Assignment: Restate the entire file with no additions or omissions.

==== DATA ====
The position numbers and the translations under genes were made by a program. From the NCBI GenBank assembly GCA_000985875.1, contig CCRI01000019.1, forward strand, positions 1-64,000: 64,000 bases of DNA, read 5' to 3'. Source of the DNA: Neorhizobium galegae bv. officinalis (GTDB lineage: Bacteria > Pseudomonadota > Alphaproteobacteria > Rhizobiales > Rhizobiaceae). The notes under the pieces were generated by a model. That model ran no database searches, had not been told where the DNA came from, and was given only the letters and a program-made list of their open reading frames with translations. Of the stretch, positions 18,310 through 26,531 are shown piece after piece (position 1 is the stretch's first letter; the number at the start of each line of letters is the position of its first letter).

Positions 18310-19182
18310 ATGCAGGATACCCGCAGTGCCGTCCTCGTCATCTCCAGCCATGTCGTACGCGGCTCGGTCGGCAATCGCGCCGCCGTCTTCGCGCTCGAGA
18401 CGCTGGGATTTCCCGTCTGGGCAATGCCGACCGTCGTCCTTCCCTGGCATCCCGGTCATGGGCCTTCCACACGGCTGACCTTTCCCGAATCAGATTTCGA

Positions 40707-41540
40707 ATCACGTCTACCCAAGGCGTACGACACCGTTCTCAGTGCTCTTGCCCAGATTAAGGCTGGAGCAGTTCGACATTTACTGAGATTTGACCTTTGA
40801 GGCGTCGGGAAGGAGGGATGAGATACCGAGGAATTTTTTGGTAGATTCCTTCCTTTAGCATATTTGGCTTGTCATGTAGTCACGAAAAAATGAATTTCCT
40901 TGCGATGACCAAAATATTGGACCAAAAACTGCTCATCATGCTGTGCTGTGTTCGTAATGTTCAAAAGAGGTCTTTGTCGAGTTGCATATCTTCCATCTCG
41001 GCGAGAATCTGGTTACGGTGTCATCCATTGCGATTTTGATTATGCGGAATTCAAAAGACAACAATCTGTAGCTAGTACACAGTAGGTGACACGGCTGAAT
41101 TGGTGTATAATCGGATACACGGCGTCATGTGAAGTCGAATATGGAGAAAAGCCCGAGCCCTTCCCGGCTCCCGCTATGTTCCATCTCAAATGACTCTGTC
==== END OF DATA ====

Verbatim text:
The position numbers and the translations under genes were made by a program. From the NCBI GenBank assembly GCA_000985875.1, contig CCRI01000019.1, forward strand, positions 1-64,000: 64,000 bases of DNA, read 5' to 3'. Source of the DNA: Neorhizobium galegae bv. officinalis (GTDB lineage: Bacteria > Pseudomonadota > Alphaproteobacteria > Rhizobiales > Rhizobiaceae). The notes under the pieces were generated by a model. That model ran no database searches, had not been told where the DNA came from, and was given only the letters and a program-made list of their open reading frames with translations. Of the stretch, positions 18,310 through 26,531 are shown piece after piece (position 1 is the stretch's first letter; the number at the start of each line of letters is the position of its first letter).

Positions 18310-19182
18310 ATGCAGGATACCCGCAGTGCCGTCCTCGTCATCTCCAGCCATGTCGTACGCGGCTCGGTCGGCAATCGCGCCGCCGTCTTCGCGCTCGAGA
18401 CGCTGGGATTTCCCGTCTGGGCAATGCCGACCGTCGTCCTTCCCTGGCATCCCGGTCATGGGCCTTCCACACGGCTGACCTTTCCCGAATCAGATTTCGA

Positions 40707-41540
40707 ATCACGTCTACCCAAGGCGTACGACACCGTTCTCAGTGCTCTTGCCCAGATTAAGGCTGGAGCAGTTCGACATTTACTGAGATTTGACCTTTGA
40801 GGCGTCGGGAAGGAGGGATGAGATACCGAGGAATTTTTTGGTAGATTCCTTCCTTTAGCATATTTGGCTTGTCATGTAGTCACGAAAAAATGAATTTCCT
40901 TGCGATGACCAAAATATTGGACCAAAAACTGCTCATCATGCTGTGCTGTGTTCGTAATGTTCAAAAGAGGTCTTTGTCGAGTTGCATATCTTCCATCTCG
41001 GCGAGAATCTGGTTACGGTGTCATCCATTGCGATTTTGATTATGCGGAATTCAAAAGACAACAATCTGTAGCTAGTACACAGTAGGTGACACGGCTGAAT
41101 TGGTGTATAATCGGATACACGGCGTCATGTGAAGTCGAATATGGAGAAAAGCCCGAGCCCTTCCCGGCTCCCGCTATGTTCCATCTCAAATGACTCTGTC